Knowing that a substantial entrée, side dishes, and dessert were still ahead of us, we bypassed five starter options that, nevertheless, tempted us.  The five offerings included Smoked Local Trout Spread served with avocado cream, pickled onions, and toast points, Goat Cheese and Squash Fritters, with local honey drizzle and tomato jam; Kettle Mac and Cheese, with gemelli pasta, smoked bacon, Utah cheddar cheese and herb crust; Grilled Three-Cheese Sandwich and Tomato Bisque; and Wild Mushroom and Cheese Parcels, served with mushrooms, Teton cheese, and onion jam.  Had there been more guests around our table, it would have been fun to see how these dishes were presented, and take a sample of each.

Entrée items include five choices called “off the grill,” and six choices considered “medium plates.”  I chose the Coffee Rubbed Elk with huckleberry juniper jus and fingerling-cauliflower purée.  Two generous and thick portions of meat were cooked to a medium temperature with a slight bit of pink color, tasting lean, flavorful and hearty.  The portion was substantial and made it easy to share with a companion wishing to take a sample.  This is the kind of fare you long remember and will bring back locals again and again.  My wife ordered the Steak and Fries, a surprise in that it is not at all the kind of pedestrian sounding dish that bears an ordinary, unspectacular name.  Quite to the contrary, the grilled Angus steak was covered in a buttery sauce and the truffle parmesan fries out-performed any French Fries we had ever tasted.  If you had this recipe in your own kitchen next to a deep fryer, you might become a French Fry addict.  The colorful pile of arugula leaves garnished the plate well, but she had ordered the arugula salad beforehand, so the side dish went untouched.  Nevertheless, the cut of Angus beef was so generous and so tender that the portions of meat and fries alone were filling without any other accompaniment. Someday we’ll return to sample the bison Ribeye, Heritage Pork Tenderloin, Free-Range Chicket Breast, or Cast Iron Skillet Trout.  Since only one return trip would not suffice, we’d probably have to return multiple times to make sure we tried the Dutch Oven Bison Brisket, Rustic Vegetable Pot Pie, Duck Confit, or even the Post Burger.  If the selections we did not sample were even half as good as the ones we ordered, we’d be back for dinner every night, but alas, home is not near these parts.  A return trip is not out of the question, however, and we’d definitely make a beeline for Haydens Post in a heartbeat.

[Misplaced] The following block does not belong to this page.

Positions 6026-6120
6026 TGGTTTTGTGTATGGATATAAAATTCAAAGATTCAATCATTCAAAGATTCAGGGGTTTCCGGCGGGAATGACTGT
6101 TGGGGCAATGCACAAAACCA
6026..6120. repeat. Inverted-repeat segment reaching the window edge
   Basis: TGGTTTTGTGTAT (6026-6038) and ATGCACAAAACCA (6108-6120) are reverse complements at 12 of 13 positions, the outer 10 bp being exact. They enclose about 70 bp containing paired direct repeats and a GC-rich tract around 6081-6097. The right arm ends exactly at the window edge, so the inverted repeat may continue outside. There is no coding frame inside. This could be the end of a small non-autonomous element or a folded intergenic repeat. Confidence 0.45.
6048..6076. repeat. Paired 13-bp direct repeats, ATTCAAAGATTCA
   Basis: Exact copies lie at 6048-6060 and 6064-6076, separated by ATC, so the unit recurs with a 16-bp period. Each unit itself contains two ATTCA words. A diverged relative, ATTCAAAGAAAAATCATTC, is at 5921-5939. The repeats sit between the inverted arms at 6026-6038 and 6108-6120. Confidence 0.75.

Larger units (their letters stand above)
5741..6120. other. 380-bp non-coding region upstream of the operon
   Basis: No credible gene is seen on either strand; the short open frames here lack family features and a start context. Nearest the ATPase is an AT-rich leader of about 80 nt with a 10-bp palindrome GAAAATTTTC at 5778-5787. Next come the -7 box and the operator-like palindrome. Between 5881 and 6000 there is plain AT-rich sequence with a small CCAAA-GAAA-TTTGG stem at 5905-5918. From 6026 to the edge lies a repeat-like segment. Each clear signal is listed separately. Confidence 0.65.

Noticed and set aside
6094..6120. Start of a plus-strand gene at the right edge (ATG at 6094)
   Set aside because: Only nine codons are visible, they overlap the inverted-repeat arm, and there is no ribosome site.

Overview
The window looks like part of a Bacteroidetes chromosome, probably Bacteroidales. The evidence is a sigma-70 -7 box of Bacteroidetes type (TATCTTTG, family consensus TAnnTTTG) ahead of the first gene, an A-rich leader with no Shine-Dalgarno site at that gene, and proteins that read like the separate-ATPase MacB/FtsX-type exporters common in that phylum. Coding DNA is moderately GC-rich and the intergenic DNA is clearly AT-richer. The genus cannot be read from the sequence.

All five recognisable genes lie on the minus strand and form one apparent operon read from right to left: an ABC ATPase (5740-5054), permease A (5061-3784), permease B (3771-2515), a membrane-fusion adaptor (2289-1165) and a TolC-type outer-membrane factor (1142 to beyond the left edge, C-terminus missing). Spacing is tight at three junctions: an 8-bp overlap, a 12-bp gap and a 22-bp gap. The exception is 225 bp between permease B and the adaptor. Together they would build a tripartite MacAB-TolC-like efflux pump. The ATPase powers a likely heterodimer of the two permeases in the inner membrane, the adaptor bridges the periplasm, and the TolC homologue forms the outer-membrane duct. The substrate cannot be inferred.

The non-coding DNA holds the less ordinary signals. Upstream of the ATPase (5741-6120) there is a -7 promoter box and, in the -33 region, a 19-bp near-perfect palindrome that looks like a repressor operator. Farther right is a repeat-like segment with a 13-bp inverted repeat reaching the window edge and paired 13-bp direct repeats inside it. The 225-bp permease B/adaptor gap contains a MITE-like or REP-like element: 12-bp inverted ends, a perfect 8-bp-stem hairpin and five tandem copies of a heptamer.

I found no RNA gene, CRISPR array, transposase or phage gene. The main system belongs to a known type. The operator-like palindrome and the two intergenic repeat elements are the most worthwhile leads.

The wines we enjoyed were chosen for the evening by the afore-mentioned Mr. Patrick Lowe, who, it seems, is incapable of making a bad choice when it comes to selecting the perfect wine.  The glasses were poured away from the table, but I can report that I had a fantastic Artemis Cabernet Sauvignon from Stag’s Leap in Napa Valley, while my wife enjoyed a fabulous merlot from Sterling Vineyards, also bearing the Napa Valley appellation.

As a grand finale, a huge dessert of berry shortcake was brought out by our server who proclaimed that this was indeed his favorite.  It was easy to see why.  The flaky shortcake was filled with a tangy lemon custard and vanilla whipped cream while, scattered along the large, rectangular serving dish were gooseberries, herb-flavored strawberries, and large blackberries.  It was a fitting end to an evening full of pleasant surprises.

The new restaurant holds a prominent place in the $16 million hotel renovation that Benchmark Resorts and Hotels wisely invested in.  Thankfully, the restaurant staff has been given the go-ahead to make their menu a centerpiece within this sparkling showcase, where dining tables now perch on the upper floor, beside huge picture windows overlooking Snow King Mountain.  There could not be a lovelier sight to behold, a more romantic setting near a crackling fireplace, nor a more delectable set of dining options than what you’ll discover at Haydens Post Restaurant at the Snow King Resort.

 

Hayden’s Post Restaurant

Located at Snow King Resort

400 E. Snow King Ave

PO Box 3250

Jackson, Wyoming 83001

Phone: (307) 733-5200

Website:  www.snowking.com

 

 

Comments are closed.

Inspiration for discerning Baby Boomers
A Magazine for discerning Adventurers